Like previous Supreme Court confirmation hearings, the upcoming one for Judge Neil Gorsuch will have its own dramatic arcs and surprises. But this time it won’t be a colorful nominee, an aggressive Senator, or a surprise witness who captures the nation’s attention. In fact, those who are likely to torment Judge Gorsuch won’t even be in the room. How Judge Gorsuch deals with these phantoms and ultimately dispels of them, will tell us a lot about his fate in the U.S. Senate and whether he’ll take the seat of the late Antonin Scalia on the Supreme Court.
When Neil Gorsuch appears before the Senate Judiciary Committee, he will be looking at a few Democratic Senators who believe the current Supreme Court vacancy was President Obama’s to fill. To these party faithful, Senate Republican Leader Mitch McConnell practiced the Senate dark art of obstruction to steal this seat and for that reason, any Trump pick, no matter how qualified, is illegitimate and should be opposed.
To allay this position, or at least soften it, Judge Gorsuch will have to talk about phantom and former Supreme Court Nominee Judge Merrick Garland. There is a model for how he can do just that.
At the confirmation hearing for Supreme Court Justice Elena Kagan a few years ago, Senator Lindsey Graham (R-SC) asked Kagan for her thoughts on Miguel Estrada, who had been nominated to be a D.C. Circuit judge. Estrada was seen by Republicans as a rising star and potential Supreme Court nominee, but he was ultimately denied a confirmation by Senate Democrats. Made to face her own phantom, Kagan was asked by Graham if Estrada was qualified to be a Judge, and she told the Senator: “He’s qualified to sit as an appellate judge. He’s qualified to sit as a Supreme Court justice.”
Assuming he’s asked about his predecessor nominee, Gorsuch would be wise to follow Kagan’s ghost-busting example with glowing praise for Judge Garland. This isn’t likely to change minds among the “no way, no how” crowd, but it will go a long way to reduce the potential for vitriol at the hearing and otherwise create a more positive atmosphere for Gorsuch, both at his hearing and more broadly among those who believe Senator McConnell denied President Obama his rightful judicial legacy.
During his courtesy calls last month with Senators who ultimately will control his fate, Neil Gorsuch reportedly told Senator Richard Blumenthal (D-CT) that President Trump’s attacks on the judiciary were “demoralizing and disheartening,” a statement confirmed by a Gorsuch spokesman and others at this meeting. As is his habit, the President took to Twitter with the accusation that Blumenthal had misrepresented what Gorsuch had said, which is why Gorsuch will certainly be forced to confront and dispel his second demon, Donald Trump.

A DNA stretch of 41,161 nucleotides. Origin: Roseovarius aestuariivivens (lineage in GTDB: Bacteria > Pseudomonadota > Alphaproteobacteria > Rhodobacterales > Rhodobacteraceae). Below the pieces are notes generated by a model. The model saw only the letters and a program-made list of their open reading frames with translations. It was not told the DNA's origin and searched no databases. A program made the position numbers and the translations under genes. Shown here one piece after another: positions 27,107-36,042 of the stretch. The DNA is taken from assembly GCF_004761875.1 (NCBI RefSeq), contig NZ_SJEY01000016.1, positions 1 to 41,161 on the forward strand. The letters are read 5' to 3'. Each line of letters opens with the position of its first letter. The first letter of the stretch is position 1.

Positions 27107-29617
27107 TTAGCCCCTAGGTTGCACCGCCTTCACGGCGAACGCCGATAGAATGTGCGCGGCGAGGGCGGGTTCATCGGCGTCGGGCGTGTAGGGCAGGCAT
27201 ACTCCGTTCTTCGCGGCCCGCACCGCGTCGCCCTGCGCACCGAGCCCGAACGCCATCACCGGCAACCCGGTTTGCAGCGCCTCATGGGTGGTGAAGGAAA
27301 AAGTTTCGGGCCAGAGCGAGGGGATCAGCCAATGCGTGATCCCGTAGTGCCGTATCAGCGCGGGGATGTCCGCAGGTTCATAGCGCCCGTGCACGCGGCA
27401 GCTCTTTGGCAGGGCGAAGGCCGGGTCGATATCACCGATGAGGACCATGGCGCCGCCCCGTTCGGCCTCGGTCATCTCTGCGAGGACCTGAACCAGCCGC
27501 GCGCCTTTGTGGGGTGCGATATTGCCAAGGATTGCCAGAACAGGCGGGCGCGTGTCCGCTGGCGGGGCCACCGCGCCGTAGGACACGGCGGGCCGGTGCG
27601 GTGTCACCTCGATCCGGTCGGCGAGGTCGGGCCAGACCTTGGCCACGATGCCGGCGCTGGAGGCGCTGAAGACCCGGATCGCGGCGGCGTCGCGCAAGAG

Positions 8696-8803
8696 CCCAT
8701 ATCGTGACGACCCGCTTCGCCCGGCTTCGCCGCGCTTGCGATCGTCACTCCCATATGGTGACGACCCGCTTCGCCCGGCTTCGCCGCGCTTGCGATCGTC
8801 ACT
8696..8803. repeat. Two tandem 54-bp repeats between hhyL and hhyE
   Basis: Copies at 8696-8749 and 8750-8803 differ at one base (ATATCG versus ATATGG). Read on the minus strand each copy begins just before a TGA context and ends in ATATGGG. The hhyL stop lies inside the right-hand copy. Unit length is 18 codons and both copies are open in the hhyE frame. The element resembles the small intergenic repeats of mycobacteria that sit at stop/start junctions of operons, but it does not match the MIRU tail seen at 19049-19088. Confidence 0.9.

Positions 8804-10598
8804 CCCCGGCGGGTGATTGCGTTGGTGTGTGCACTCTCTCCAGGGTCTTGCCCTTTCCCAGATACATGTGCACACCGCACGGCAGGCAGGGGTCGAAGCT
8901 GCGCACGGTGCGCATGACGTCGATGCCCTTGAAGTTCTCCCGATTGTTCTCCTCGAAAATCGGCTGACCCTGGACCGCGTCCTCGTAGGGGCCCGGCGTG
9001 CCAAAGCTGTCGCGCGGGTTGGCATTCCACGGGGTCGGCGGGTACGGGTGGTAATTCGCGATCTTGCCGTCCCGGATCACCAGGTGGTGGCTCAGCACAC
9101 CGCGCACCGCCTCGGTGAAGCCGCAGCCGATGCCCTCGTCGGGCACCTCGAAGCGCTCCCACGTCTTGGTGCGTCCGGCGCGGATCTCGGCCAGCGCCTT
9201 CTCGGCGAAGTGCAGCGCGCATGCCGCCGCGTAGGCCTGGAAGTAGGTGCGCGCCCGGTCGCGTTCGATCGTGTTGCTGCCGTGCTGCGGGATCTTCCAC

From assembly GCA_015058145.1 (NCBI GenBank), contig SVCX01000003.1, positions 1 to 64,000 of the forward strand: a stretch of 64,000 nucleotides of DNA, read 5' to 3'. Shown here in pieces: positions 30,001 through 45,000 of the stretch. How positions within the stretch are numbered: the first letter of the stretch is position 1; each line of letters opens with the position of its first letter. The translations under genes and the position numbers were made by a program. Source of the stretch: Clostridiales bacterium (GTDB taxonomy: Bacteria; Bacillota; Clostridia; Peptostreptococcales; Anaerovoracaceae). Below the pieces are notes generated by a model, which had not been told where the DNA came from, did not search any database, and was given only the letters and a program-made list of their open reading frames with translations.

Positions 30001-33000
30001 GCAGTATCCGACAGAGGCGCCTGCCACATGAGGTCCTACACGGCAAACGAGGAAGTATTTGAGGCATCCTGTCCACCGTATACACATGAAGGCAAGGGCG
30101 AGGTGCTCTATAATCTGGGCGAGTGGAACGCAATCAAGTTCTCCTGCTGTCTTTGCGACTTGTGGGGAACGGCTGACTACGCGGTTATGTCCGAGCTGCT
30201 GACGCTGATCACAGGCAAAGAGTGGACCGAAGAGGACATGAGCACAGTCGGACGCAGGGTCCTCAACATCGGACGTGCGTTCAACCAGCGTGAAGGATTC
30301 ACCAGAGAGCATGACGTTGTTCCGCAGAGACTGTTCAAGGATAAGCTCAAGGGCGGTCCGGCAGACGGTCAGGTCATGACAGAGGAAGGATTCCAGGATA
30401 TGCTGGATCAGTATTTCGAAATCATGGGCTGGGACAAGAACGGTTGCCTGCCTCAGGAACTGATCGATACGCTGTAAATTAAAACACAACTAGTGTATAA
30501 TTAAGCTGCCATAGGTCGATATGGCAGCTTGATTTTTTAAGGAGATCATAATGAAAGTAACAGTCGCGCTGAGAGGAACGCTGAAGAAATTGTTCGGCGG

The smart play for Gorsuch is a simple one: He should repeat and expand on what he purportedly told Senator Blumenthal. Senate Democrats, and Trump’s Republican antagonists on the Committee ― Senators Lindsay Graham (R-SC) and Ben Sasse (R-NE) ― may push Gorsuch to go further and denounce explicitly the President’s attacks on federal judges, but Gorsuch need not take their bait.
To prove he has the necessary independence to be a Supreme Court Justice, but without engaging in partisan name-calling, Gorsuch need only condemn any and all attacks on the impartiality of judges and state unequivocally that an independent judiciary is one of the cornerstones of our constitutional order. These rather uncontroversial opinions won’t win over Gorsuch opponents, but they could provide the necessary comfort for those Senators currently on the fence.
Silver-haired and silver-tongued, Gorsuch likely will be a hard nominee to attack. But allegations about the Trump campaign’s ties to Russia will usher in the third and final phantom to haunt this confirmation drama: Russian president Vladimir Putin.
What do the Trump campaign’s potential ties to Russian officials have anything to do with Neil Gorsuch? That’s beside the point. For Democrats, this hearing is less about Judge Gorsuch, who may be on a glide path to confirmation, than it is about embarrassing the President and letting the Democratic base know that their leaders in the Senate are fighting for them. There’s no better way for Democrats to do that than by raising the specter of Vladimir Putin.
To do this, Senate Democrats will undoubtedly ask Gorsuch to comment on Attorney General Sessions’ decision to recuse himself from any Department of Justice investigation into Russian interference in our elections. Gorsuch will undoubtedly decline to answer. They’ll ask Gorsuch to weigh-in on the possibility of an independent investigation. Here too, he will most certainly decline to engage.
Sometimes the best way to defeat a phantom menace is to deny it’s even in the room, and in this case, all Judge Gorsuch needs to do is make a compelling and robust defense of constitutional principles, starting with the separation of powers.
All too often the only drama of a Supreme Court nomination hearing is in the anticipation of cross exchanges or misstatements that may never even materialize. This time around, all signs point to Neil Gorsuch being not only a prepared and poised witness, but a ghostbuster as well.